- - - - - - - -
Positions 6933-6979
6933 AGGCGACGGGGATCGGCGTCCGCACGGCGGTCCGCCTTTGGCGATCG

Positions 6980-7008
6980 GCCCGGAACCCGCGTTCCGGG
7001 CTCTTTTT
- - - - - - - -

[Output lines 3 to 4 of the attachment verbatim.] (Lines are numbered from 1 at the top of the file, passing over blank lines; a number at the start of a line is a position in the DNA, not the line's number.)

Positions 6980-7008
6980 GCCCGGAACCCGCGTTCCGGG